Monday, May 5, 2008

Sefirah Music

Do you listen to music during Sefirah?

I do listen to recorded music during Sefirah. I don't remember which Rav told me it was okay, but what can I say, I do. Apparently there is a halachic distinction between live and recorded music.

I don't consider that to be a ridiculous heter. It is similar to the idea that some hold that kol isha (a man not being allowed to listen to a woman singing) only applies to live singing, rather than recorded singing. Or to the idea that listening to a recording of a shofar blowing does not fulfill the mitzvah of listening to a need to hear a live person blowing an actual shofar.

And Sefirah is a different kind of mourning from the Three Weeks (during which I do not listen to any kind of music, recorded or otherwise). So I felt pretty comfortable in my musical heter.

But when my sister-in-law, who is lately my guide to all things Yeshivish, told me that, according to their yeshiva, my nephews are allowed to listen to a capella music only, I thought it was rather silly. Then I asked a halachically-oriented friend about this, and he explained to me that a voice alone is not considered "music;" music is defined by the playing of musical instruments.

Okay, that seems to make sense. But this a capella exception still strikes me as disingenuous. Why? Because in a capella singing, the singers go out of their way to try to make their voices sound just like instruments. And the talented a capella singers are incredibly good at it. Listen to any song done by Rockapella and you will be convinced.

I'm not sure what to do with this and sorta wish I hadn't started thinking about it. I feel like I just need to decide whether I do listen to music in Sefirah or not, and that includes recorded, a capella and anything else. This just strikes me as a prohibitive mitzvah that has been overrun with heters and we have lost sight of what it is really about. The thing is, I really, really like listening to music.



Nice Jewish Guy said...

I listen to recorded music. Remember, when these halachot/customs were instituted, there was no such thing as recorded music. Music had to be live. So if you say no recorded music, what about watching TV/movies, where there are musical scores, etc.? My father used to try and make me lower the volume during commercials because of the music. So where do you draw the line?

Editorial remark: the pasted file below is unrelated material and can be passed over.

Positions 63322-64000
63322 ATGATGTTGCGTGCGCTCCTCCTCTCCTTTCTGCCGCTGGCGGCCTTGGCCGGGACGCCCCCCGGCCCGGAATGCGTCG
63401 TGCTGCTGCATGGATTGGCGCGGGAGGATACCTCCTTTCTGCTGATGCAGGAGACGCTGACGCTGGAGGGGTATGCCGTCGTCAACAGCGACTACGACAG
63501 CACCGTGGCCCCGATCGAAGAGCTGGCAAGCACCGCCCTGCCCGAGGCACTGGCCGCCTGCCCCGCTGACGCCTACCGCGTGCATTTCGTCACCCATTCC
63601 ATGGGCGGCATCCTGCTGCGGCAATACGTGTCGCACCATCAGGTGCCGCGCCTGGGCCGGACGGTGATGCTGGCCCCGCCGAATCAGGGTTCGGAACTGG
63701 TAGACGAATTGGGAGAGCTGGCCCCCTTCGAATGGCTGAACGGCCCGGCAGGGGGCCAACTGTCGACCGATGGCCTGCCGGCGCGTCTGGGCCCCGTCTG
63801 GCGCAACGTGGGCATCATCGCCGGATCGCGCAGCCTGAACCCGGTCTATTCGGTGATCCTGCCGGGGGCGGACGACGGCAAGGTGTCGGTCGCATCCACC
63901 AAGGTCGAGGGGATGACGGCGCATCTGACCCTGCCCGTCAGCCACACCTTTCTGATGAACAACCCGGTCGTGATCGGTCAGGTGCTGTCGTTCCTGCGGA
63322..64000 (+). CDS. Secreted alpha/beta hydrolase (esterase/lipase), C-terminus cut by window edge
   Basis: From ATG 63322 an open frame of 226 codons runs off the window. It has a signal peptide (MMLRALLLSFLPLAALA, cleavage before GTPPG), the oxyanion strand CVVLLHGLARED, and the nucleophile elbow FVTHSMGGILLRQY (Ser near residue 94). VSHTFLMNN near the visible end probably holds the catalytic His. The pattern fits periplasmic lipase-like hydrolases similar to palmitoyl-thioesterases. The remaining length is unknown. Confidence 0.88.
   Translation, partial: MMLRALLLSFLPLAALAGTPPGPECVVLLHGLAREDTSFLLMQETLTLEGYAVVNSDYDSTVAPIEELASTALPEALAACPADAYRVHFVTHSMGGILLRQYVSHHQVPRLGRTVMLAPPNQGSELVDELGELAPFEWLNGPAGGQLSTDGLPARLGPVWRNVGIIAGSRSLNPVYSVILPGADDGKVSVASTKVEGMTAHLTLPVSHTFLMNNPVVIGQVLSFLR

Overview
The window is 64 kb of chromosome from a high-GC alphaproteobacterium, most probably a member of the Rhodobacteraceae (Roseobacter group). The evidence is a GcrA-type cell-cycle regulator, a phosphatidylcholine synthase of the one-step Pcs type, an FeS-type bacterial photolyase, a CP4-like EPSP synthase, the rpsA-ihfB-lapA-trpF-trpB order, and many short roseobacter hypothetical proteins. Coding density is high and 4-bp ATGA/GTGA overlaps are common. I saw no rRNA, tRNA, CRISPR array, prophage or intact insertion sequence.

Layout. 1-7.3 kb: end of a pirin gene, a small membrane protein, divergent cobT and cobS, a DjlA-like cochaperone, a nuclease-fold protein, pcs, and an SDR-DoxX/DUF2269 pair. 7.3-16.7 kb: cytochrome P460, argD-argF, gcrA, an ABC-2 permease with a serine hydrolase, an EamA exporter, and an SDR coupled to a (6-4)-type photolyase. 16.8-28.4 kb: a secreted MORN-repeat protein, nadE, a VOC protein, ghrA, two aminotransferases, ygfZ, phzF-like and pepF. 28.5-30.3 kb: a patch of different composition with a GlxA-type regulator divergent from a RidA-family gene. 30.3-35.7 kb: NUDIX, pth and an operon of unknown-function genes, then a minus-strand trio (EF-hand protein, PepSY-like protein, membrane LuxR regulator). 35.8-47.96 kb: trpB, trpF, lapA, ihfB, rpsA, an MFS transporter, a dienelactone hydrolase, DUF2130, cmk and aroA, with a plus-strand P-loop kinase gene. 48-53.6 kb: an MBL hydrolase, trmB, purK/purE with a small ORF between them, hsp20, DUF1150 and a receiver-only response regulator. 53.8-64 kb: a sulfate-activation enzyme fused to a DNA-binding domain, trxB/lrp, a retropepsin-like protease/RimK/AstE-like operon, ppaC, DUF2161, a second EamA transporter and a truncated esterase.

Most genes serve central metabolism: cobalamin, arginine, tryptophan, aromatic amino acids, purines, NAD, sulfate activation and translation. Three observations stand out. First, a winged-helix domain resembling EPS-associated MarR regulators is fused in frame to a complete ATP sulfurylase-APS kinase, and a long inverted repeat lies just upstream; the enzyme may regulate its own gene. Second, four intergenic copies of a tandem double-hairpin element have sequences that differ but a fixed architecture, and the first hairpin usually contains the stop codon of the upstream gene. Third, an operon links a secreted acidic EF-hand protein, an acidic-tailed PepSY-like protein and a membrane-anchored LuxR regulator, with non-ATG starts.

I understand that during sefirah we undertake many of the restrictions that are undertaken by mourners- not shaving, no haircuts, no public celebrations, weddings, etc. But I think we can all agree that it's not the same thing. It's more symbolic; not everyone does everything. For example, many people shave during sefirah, for professional reasons. I do. I don't get haircuts, though, or go to concerts. Also try not to go to movies.

An interesting discussion of the historical aspects of Sefirah helps to put it in perspective; looking at the mourning period as arising from real military and historical events of the era is highly enlightening. It demistyfies what we were taught as schoolchildren to believe was some mystical punishment wrought by heaven for lashon hara, and reframes it in the context of the military and historical events surrounding the rebellion by Judaea against Rome around 135 CE, and the political interplay between 'Bar Kochba' and Rabbi Akiva and his students. See below:

YM said...

I forgot about these halachos.

hesh said...

Hey I just wrote a cd review for AKA Pella which is all the craze in the yeshiva world- I took it from a comic standpoint.

Recorded music during sfira is assur according to everyone besides me- I give myself a heter because I would go clinically insane- especially because all you can get on the radio these days are right wing lunatic talk show hosts.